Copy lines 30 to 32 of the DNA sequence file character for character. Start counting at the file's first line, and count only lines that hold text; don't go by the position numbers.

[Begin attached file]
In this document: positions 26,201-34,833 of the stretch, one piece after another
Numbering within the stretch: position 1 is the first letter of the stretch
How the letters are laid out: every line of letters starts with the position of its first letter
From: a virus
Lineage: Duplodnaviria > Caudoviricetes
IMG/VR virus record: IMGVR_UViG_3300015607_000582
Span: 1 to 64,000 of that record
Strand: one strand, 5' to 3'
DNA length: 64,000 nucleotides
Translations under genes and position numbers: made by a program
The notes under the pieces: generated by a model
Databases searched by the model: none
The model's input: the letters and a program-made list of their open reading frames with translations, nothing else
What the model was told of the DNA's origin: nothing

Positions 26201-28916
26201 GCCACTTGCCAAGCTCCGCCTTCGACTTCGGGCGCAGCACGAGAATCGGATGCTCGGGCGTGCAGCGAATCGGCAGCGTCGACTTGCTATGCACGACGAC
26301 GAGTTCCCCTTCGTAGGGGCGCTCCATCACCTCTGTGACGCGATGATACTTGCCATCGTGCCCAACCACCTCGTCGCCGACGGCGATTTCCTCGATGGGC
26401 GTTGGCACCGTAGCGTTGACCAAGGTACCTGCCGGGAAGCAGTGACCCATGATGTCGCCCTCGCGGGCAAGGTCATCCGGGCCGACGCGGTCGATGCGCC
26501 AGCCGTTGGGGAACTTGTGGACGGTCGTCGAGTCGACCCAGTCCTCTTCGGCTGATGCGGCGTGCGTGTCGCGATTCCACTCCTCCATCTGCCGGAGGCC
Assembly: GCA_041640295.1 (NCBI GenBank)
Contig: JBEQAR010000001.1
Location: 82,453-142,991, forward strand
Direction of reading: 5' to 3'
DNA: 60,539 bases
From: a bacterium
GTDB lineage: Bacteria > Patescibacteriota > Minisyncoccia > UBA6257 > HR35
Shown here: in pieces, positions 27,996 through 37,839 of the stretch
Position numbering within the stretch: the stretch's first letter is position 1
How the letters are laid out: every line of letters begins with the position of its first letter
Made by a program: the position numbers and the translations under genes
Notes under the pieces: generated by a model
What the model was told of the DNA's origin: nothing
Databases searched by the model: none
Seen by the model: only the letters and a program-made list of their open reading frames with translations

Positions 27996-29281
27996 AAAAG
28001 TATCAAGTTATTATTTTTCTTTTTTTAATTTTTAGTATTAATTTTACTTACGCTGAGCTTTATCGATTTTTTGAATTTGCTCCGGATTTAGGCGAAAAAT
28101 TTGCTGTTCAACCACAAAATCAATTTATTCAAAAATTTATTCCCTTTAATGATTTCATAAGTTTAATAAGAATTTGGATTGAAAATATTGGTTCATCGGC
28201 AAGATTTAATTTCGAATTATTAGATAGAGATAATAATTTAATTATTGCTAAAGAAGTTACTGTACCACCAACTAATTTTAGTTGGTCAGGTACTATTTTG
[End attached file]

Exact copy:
Made by a program: the position numbers and the translations under genes
Notes under the pieces: generated by a model
What the model was told of the DNA's origin: nothing